Story by MC3 Samuel Bacon
NAVAL BASE KITSAP-BREMERTON, Wash.- The clamor of the small crowd slowly dies as the lights begin to dim. A panel of judges take their places at a table in a scene that almost mirrors an episode of Shark Tank or The Apprentice.
Unlike the TV shows, the intent of this gathering is not to make money, but to save it. As the Navy faces a quickly evolving world, the Athena Project is one of the first programs to look for internal advice regarding tactical and strategic long-term innovations rather than pursuing contractors or an outside think-tank.
The Athena Project was originally founded aboard USS Benfold (DDG 65) in 2013, and has increased exponentially since then. Events were launched in San Diego, Norfolk and the Pacific North West this year, to give Sailors across the Navy the stage.
Three Sailors from USS Nimitz (CVN 68) submitted their ideas for consideration. These concepts ranged from finding new and healthier food sourcing for ships underway, to creating a social support program to assist stressed Sailors.
Hospital Corpsman 3rd Class Sarah Van Woy, from Nimitz’ Health Services Department, was given eight minutes to explain her idea to an audience and panel members. Her project focus was clear-cut and straightforward; improve the health of sailors by replacing processed food with alternatives. The secondary objective was to change the supply chain to prioritize the local area that the Nimitz occupied when resupplying.
Cryptologic Technician 2nd Class David Toth, a member of Nimitz’ IFX Department introduced his plan to decrease Navy spending on Temporary Assigned Duty (TAD). When Sailors go TAD, the Navy pays for travel and hotel rooms. Toth suggested an alternative option, using Navy-owned empty barracks rooms at nearby bases to support TAD Sailors.
Lt. Cmdr. Theresa Donnelly, the Public Affairs Officer for Nimitz, proposed establishing command support groups as an alternative to one-on-one counseling during her eight minutes on stage. A project based around the concept of volunteer led coordinators that could run eight-week courses centered on the needs of the crew.
“Athena is about making the connections and making real change in a venue that really doesn’t exist anywhere else for Sailors in the Navy,” said Lt. Daniel Conley, the Athena Project lead coordinator for Navy Base Kitsap. “Technology is evolving and improving at a pace that far exceeds what our own systems seem to be able to keep up with. It’s imperative that we ensure our military is keeping pace of improvements and technological systems.”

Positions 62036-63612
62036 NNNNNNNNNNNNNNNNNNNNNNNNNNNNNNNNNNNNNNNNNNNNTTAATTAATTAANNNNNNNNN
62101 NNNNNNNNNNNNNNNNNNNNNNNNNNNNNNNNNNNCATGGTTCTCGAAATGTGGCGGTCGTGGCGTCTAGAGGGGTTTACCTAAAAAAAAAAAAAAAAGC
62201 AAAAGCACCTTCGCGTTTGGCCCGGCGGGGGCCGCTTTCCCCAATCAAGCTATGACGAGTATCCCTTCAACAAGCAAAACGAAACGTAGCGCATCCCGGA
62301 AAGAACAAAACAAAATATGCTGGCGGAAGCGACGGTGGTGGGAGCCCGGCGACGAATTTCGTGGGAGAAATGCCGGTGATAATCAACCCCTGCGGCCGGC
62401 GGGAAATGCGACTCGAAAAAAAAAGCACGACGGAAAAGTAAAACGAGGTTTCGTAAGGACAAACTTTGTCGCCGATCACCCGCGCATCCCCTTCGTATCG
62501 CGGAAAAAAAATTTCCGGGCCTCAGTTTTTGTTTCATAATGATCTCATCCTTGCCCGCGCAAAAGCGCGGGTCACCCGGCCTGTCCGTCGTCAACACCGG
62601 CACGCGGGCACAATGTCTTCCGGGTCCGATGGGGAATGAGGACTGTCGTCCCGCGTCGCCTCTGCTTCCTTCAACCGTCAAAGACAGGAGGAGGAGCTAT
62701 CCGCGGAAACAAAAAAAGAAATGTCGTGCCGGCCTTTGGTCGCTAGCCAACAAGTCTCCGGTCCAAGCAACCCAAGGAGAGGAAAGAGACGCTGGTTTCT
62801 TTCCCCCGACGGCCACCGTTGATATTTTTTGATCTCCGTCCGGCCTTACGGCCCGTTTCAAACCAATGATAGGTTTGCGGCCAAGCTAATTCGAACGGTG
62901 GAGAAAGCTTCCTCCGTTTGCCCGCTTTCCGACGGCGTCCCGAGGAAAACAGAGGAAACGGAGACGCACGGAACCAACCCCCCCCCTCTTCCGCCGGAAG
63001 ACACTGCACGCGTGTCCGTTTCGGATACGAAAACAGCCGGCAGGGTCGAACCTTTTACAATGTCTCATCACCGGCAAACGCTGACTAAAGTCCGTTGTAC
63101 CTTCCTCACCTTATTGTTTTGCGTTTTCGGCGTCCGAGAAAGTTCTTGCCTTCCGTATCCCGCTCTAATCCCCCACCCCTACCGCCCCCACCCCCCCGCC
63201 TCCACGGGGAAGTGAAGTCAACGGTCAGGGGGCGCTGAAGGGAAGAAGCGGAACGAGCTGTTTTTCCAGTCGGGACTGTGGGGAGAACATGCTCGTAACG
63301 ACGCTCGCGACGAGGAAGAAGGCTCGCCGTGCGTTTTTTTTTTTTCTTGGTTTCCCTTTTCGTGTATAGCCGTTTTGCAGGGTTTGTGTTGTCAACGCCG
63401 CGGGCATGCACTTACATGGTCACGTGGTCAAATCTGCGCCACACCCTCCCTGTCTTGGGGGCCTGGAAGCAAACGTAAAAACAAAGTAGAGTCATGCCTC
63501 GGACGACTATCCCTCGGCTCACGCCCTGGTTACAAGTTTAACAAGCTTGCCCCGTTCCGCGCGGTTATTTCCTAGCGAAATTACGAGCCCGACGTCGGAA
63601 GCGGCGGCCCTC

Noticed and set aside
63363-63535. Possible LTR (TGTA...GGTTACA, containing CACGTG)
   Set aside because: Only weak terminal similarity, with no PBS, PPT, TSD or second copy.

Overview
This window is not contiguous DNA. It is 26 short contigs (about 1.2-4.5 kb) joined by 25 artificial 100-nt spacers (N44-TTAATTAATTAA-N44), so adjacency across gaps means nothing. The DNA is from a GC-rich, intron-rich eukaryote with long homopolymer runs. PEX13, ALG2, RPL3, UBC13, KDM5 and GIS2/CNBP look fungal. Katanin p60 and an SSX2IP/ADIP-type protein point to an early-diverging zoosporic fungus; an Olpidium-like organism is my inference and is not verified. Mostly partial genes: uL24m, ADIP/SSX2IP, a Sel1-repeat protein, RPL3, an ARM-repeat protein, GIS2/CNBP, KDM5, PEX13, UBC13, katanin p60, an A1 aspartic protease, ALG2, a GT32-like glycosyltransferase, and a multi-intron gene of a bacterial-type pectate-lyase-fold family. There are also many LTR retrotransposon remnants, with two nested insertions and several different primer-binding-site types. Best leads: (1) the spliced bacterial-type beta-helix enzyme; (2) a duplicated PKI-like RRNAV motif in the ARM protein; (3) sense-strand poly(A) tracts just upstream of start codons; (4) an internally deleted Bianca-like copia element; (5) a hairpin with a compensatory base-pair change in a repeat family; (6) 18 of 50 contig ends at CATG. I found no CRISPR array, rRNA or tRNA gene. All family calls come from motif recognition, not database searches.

Conley introduced an idea to Athena in 2015, curating a project on a universal breathing mask alternative. With the Navy using several types of masks; the MCU-2P gas mask, the self-contained breathing apparatus for fighting fires and the emergency evacuation breathing device, Conley’s concept was to combine the features of all the masks into a hybrid model.
“My own pitch did not win when I presented at Athena, but it did lead to me presenting at the Defense Entrepreneurs Form (DEF) in Chicago,” Conley said. “The connections made at venues such as DEF and Athena and the other innovation initiatives are all striving to provide a support network for any innovators.”
Contractors and service members alike come together quarterly at the Athena Project to pitch and launch ideas that can bring change that can echo throughout the Navy. After several rounds of review, selected ideas can be implemented to help save money and improve the lives of Sailors and civilians throughout the Navy.
“Innovation comes from anywhere, and Athena gives these presenters the ability to get their ideas heard and receive feedback,” said Alan Kent, Technical Director at Naval Undersea Museum Keyport and Athena Project participant. “Deckplate ideas can be some of the best ideas, seeing as it’s coming from the deckplates themselves.”
The event allows Sailors to practice their public speaking as well, in some cases stepping outside their normal comfort zones to communicate new ideas to strangers.
“The right presentation is a mix of value of the idea, quality of the presentation, refinement of details and ability of the presenter to demonstrate the concept has been thought out and ability to field questions to that effect,” said Conley.
Van Woy said Athena is a great venue, not just to voice concerns but to try and change things for the better.
“I came away with some great positive feedback though, so it gave me some great ideas for when I try again next time,” said Van Woy. “When given a chance to change things, if I didn’t participate, it’d bother me until I said something.”
After the presentation, judges and audience members mingled together with the Sailors to help refine their ideas with additional content and modifications so they could resubmit the idea at a later date.
By the end, one idea was selected by the judges, a concept regarding improvement on internal communications on board ships within the Navy.
“No good idea ends at Athena,” said Conley. “Even though people encounter ‘no’s’ to ideas and proposals, there is always another avenue with which to approach getting an idea heard or doing something about it. It is about the personal initiative of the individual.”